Tuesday, 28 April 2009

Sunday

After a similar start to Saturday we eventually got our first call. It was passed as a Cat A Stroke, usually they are Cat B so I thought that this must be a bad one.
Our patient was a few weeks post op (total hip replacement) and was in her bed in the front room. Her husband had woken her and discovered she slurred speech with right sided weakness. We quickly assessed her using the FAST exam (Face, Arm, Speech, Time) and confirmed the right side had been affected. Her blood sugar was fine and as her O2 saturations were slightly low I placed her on 2 litres of O2. We reassured her as best as we could and she even managed the odd smile in between the tears. She had expressive dysphasia which meant she couldn't put words together properly but could understand what we were saying. Many stroke patients suffer this and causes them to become frustrated. As a result her husband jotted down the personal details (so I didn't have to ask her and increase her frustration) and said he would follow on.
After pre alerting the hospital I assessed her in more depth using some of the stuff I had learnt on the Advanced Stroke Life Support course. This was the first genuine patient that I could do this to since doing the course. One thing I was stumped by was that her blood pressure was low, usually it is high. She was on meds for arrhythmia but her ECG looked nice and regular so it wasn't that. Oh well, the DRs can look into all that while I do my bit and get her there.
Unfortunately the Stroke team weren't available as it was a weekend so I just hope she is alright or it was just a TIA (transient Ischaemic Attack-temporary blockage). But for a TIA to be diagnosed 24hrs need to pass with the patient being symptom free. I'm in tomorrow so I'll enquire and let you know.

Next call was to 4 month old baby with chickenpox who had vomited. I think the parents panicked and called us. They had taken the baby to hospital twice the previous day and were told the same thing. We reassured the parents and referred them to the OOH GP. They were happy with that.

While we were sorting out the paper work we could hear it all kicking off over the radio. There were Allergic reactions, unconscious diabetics etc and we could hear the sirens of other trucks around us.

We cleared and were given a Cardiac Arrest but it was soon passed as cold and stiff in a warm environment. This meant the patient was obviously deceased. On scene we met the neighbours who had found the unfortunate individual in her own home. They hadn't seen her for 24 hours and decided to see if she was OK. She wasn't. After confirming death and recording a 30 second ECG trace we waited for the Police. They were there within 10 minutes which had to have been a record as they usually take 30 minutes plus. This is not their fault because it's not deemed a priority once death has been confirmed (as long as it's not suspicious). Again we found ourselves clear and ready for the next one.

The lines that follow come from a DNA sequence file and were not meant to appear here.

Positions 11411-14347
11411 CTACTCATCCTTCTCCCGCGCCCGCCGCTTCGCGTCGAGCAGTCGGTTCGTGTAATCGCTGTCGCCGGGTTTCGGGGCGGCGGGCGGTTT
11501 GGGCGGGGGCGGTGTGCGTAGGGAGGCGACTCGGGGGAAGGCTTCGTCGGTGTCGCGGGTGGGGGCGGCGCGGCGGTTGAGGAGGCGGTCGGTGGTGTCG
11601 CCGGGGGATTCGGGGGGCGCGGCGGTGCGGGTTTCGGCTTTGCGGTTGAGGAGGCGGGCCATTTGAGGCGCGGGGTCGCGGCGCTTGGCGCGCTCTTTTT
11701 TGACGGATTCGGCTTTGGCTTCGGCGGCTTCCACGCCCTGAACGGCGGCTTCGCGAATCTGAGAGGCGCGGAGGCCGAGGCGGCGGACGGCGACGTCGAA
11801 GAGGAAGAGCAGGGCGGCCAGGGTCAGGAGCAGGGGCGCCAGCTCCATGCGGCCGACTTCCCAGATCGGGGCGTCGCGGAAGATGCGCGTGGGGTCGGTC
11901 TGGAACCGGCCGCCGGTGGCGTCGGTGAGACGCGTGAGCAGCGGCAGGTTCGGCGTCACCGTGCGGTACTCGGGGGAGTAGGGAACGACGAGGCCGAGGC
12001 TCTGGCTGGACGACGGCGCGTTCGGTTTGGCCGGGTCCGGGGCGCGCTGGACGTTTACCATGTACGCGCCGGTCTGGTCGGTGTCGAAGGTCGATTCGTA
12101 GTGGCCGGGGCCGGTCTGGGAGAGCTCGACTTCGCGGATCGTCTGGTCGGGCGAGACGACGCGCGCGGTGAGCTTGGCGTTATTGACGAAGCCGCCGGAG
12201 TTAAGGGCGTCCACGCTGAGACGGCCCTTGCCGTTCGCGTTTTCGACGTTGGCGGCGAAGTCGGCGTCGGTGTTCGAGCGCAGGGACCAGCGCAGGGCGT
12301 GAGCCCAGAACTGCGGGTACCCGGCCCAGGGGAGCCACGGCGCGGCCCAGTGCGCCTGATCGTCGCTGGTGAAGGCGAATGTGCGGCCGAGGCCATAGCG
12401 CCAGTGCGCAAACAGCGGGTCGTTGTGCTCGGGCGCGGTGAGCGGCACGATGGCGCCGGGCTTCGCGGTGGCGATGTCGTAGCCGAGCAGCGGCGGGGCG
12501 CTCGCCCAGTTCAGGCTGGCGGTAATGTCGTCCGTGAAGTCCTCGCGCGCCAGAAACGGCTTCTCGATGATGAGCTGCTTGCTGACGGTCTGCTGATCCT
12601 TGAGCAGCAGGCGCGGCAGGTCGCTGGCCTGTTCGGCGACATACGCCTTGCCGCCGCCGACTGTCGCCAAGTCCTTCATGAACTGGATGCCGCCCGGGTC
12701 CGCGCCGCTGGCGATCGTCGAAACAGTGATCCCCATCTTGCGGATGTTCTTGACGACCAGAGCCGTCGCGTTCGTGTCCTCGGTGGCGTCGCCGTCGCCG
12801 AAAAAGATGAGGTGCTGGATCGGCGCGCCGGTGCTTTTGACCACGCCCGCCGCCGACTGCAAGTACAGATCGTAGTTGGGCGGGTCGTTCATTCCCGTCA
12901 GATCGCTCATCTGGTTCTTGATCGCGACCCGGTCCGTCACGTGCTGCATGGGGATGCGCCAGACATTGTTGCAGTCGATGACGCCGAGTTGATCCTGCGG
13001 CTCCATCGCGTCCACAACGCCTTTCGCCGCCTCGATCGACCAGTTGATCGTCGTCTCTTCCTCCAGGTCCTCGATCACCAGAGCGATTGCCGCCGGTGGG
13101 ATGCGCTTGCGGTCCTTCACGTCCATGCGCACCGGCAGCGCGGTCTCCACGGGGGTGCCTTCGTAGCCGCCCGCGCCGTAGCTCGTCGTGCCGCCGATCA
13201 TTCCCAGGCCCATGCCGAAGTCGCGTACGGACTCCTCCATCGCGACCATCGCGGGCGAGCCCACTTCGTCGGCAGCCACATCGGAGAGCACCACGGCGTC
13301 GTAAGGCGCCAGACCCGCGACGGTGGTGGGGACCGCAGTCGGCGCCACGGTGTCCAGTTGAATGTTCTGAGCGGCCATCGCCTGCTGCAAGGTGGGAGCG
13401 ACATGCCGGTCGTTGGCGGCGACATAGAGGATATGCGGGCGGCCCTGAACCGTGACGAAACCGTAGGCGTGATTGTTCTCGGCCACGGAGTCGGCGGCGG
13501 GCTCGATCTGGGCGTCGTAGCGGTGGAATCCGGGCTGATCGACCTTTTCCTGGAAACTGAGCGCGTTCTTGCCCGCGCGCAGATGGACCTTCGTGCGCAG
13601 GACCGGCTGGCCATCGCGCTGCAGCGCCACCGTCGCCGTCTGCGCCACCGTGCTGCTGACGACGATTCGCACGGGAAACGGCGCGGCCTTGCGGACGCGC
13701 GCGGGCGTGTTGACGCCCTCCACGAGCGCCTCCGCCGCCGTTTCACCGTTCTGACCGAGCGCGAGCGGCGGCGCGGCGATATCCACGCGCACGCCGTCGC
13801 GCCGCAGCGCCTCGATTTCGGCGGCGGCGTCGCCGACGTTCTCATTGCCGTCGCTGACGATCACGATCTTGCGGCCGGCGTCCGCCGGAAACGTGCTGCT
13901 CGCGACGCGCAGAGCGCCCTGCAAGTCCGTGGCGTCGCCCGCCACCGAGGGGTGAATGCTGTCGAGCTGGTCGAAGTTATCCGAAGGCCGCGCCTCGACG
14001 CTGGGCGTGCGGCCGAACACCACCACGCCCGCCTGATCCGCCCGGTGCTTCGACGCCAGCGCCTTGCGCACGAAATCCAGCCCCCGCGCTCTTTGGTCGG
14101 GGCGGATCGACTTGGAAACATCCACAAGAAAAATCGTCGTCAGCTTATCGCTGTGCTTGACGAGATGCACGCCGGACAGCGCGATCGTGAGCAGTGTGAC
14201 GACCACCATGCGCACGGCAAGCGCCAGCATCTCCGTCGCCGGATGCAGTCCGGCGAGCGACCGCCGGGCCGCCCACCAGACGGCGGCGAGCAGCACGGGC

No sooner had the clear button been pressed another job came through. This was getting silly now, I was getting hungry and desperately needed the toilet. No time, it was another Cardiac Arrest!
It was only round the corner and we were there within 1 minute. A local off duty Paramedic (who also responds as a community first responder) arrived as we did. A lady met us and said that she thought he (her husband) had gone. She showed us into the conservatory where our patient was sat in a chair. He looked asleep but we knew he wasn't. He was a big chap and it took 4 of us to place him on the floor. There wasn't much room to work but we quickly set to work. I placed the defib pads on his chest whilst my crew mate started CPR. The other Paramedic got the BVM out whilst I tried to get a line. He had no veins in one arm and on the other there was a bruise from a recent IV or blood test. I got it in but it wouldn't advance so the other Paramedic managed to get one in the external jugular vein. The rhythm on the defib was PEA (pulseless electrical activity- meaning that there was electrical activity but the mechanics, i.e the pump, wasn't working) so it was CPR for now. Another crew turned up to give us a hand and started sorting the trolley and the drugs. I went to the head and prepared my airway kit. I inserted my laryngoscope and lifted up the tongue but couldn't quite see the vocal cords so asked one of the other EMTs to apply some gentle pressure on the larynx, it worked and quickly placed the breathing tube into the patients windpipe. I connected the catheter mount and BVM then listened to the stomach; No sounds, good. I then ventilated again and heard air entry on both sides of the chest, I was in! Next was some Adrenaline and soon after we had VF on the screen. We were now able to shock. After 15 minutes, 6 shocks, more Adrenaline and some Amiodarone we were now back into PEA so we needed to make a decision about moving. The trolley was set up at the front door so we placed our patient on to the scoop stretcher and carried him out. On board the ambulance I disconnected the BVM and attached the catheter mount to the transport ventilator. I was now hands free to do drugs and fluids en route whilst my crew mate continued CPR. A quick checked of the rhythm showed a slower PEA rate which was turning into an agonal rhythm so I decided to give 3mg of Atropine and a further Adrenaline. No change.